And after four months of writing blog posts and playing Dragon Age, I feared I wouldn’t be able to get my teeth into academia again; guess I was wrong.

To Read With No Skill (Be Afraid)

(been a while since a lyric parody post, hasn’t it?)

Considering that tomorrow is my first day of classes after a long-bordering-on-ridiculous summer break of four months, I thought I’d write some lyrics about it, altered from Anti-Flag’s excellent The Ink And The Quill (Be Afraid).

The pages turned black,
The words just getting darker.

So be afraid, be afraid
Be very afraid,
Of the coming nightmare.

The new Romantics lecturers teach on a Monday afternoon
They welcome in medieval kids but intimidate too soon.

All that we know, all we know.

Be afraid, be afraid
Be afraid, be afraid
Be afraid, be afraid
Be very afraid,
Of the coming nightmare.

Be afraid, be afraid
Be afraid, be afraid
Be afraid, be afraid
Be very afraid,
Of the coming nightmare.

So filled with high expectation that feels like intoxication,
There’s nothing like a reading list to get your cash wasting,
Then you don’t read jack-shit, your past choices you’re then hating.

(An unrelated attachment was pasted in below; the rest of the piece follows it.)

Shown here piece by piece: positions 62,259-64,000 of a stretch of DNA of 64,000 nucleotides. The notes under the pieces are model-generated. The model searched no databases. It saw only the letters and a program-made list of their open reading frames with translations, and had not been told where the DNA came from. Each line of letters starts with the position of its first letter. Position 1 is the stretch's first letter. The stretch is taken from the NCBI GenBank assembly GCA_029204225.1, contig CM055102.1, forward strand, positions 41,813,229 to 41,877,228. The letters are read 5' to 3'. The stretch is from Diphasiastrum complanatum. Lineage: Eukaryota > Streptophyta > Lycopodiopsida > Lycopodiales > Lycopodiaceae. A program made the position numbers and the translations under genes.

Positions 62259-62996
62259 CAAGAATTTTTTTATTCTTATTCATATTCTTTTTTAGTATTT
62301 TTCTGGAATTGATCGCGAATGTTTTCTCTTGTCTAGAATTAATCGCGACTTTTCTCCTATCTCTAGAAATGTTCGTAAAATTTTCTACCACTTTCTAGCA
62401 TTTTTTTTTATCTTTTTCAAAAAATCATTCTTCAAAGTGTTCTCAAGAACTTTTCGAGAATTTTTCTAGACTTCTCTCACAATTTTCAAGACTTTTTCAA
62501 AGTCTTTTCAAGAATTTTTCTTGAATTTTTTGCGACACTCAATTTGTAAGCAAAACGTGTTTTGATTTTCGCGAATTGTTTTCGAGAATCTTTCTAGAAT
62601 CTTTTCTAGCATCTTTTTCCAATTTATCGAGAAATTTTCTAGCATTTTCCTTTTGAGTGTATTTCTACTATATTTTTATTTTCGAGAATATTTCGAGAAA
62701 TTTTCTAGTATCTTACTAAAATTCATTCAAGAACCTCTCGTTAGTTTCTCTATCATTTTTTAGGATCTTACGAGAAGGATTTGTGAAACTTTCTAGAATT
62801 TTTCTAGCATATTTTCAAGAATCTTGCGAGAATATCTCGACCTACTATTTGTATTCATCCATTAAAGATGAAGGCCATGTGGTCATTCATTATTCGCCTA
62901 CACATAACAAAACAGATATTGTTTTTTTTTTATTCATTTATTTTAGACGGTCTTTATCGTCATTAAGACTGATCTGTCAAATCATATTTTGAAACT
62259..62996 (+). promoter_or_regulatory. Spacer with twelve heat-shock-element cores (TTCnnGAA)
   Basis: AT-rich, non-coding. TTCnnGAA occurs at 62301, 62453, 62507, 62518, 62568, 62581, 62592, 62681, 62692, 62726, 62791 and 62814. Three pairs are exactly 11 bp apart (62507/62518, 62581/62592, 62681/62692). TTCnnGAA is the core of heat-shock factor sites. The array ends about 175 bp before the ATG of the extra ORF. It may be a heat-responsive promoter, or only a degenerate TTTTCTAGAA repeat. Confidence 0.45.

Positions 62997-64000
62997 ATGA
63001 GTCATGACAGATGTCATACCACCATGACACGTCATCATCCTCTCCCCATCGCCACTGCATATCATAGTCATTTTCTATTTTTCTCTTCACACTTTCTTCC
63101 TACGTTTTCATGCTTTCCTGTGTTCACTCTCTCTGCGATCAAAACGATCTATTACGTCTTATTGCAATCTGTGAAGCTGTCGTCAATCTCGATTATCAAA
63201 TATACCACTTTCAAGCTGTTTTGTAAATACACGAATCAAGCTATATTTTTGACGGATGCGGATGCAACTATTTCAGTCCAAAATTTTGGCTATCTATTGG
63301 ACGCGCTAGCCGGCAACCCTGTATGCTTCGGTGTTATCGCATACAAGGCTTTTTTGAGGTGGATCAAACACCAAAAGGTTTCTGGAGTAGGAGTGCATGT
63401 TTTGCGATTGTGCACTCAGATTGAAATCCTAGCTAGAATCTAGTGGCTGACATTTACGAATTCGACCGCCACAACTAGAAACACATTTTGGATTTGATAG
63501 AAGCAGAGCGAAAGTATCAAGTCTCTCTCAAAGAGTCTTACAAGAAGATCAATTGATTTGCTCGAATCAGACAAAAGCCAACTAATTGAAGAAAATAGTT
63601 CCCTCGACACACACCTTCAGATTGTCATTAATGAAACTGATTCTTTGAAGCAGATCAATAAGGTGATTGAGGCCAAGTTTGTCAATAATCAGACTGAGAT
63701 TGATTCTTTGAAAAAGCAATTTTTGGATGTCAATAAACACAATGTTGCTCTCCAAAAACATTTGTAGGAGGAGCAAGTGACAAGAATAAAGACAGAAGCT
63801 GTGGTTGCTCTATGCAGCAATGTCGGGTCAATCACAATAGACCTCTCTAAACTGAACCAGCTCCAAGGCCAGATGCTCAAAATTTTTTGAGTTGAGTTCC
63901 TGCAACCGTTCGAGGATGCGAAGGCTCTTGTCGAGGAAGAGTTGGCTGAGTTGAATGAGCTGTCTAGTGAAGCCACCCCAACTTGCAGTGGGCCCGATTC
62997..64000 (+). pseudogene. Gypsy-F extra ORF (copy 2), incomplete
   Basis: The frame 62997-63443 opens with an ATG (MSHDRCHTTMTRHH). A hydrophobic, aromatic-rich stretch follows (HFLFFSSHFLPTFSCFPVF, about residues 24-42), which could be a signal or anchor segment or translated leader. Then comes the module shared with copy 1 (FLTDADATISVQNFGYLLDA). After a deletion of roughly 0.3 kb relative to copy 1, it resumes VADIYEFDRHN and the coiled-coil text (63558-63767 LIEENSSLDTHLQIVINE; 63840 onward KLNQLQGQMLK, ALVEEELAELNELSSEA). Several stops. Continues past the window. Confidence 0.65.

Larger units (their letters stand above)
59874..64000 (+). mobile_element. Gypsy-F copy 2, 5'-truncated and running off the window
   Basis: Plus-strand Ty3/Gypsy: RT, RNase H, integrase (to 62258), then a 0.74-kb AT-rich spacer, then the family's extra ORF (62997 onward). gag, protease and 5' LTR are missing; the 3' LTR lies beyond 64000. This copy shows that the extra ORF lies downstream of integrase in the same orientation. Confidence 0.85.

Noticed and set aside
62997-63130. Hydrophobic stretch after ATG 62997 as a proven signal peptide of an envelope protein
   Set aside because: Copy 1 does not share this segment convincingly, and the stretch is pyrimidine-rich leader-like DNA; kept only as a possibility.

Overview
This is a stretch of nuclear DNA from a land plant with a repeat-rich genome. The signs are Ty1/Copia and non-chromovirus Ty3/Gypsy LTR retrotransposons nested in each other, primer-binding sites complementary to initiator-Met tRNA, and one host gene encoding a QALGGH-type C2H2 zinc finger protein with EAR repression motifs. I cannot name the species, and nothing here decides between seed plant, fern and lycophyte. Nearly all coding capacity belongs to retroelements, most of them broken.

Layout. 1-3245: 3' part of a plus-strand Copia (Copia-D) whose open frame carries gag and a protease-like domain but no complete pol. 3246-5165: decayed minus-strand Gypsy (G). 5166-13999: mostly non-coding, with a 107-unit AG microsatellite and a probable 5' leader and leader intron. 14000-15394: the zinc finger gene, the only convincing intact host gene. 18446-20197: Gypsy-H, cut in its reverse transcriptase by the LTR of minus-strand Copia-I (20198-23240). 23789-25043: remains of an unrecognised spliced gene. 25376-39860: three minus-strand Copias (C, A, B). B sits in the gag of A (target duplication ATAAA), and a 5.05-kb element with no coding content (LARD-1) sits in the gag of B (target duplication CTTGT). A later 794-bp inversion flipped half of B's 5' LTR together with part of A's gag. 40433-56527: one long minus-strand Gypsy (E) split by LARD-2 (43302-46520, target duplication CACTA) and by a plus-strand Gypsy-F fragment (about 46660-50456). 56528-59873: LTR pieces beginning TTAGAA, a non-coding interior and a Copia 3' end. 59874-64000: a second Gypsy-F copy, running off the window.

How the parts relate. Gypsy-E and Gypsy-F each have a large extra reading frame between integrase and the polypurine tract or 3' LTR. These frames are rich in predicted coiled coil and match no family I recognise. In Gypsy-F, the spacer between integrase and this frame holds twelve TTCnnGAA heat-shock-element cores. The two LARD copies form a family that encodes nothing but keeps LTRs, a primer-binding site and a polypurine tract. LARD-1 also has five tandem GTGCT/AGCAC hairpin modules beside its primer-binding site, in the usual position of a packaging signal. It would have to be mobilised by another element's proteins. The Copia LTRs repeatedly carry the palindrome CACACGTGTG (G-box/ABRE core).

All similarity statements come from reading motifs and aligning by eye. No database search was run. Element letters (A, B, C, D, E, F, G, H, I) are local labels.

Cloud-Author to Hitchcock’s films with authority to sneer,
They are the blunt-force fist of all literature,
We’re forced to read, with no skill.

What have we learned? After years,
What have we learned? Besides fear?

Be afraid, be afraid
Be afraid, be afraid
Be afraid, be afraid
Be very afraid,
Of the coming nightmare.

Be afraid, be afraid
Be afraid, be afraid
Be afraid, be afraid
Be very afraid,
Of the coming nightmare.

The books’ touch like fly-trap teeth,
Feel them gripping, your ideas in vain.
Your page runs white, you can’t quite write,
Tomb closing, kiss your first goodbye.

Now you’re done, you’ve been taken on a ride.
We’re in debt, in debt a billion times.
A billion times!

Be afraid, be afraid
Be afraid, be afraid
Be afraid, be afraid
Be very afraid,
Of the coming nightmare.

Be afraid, be afraid
Be afraid, be afraid
Be afraid, be afraid
Be very afraid,
Of the coming nightmare.

Be afraid, be afraid
Be afraid, be afraid
Be afraid, be afraid
Be very afraid…

(solo remains unchanged. Obviously)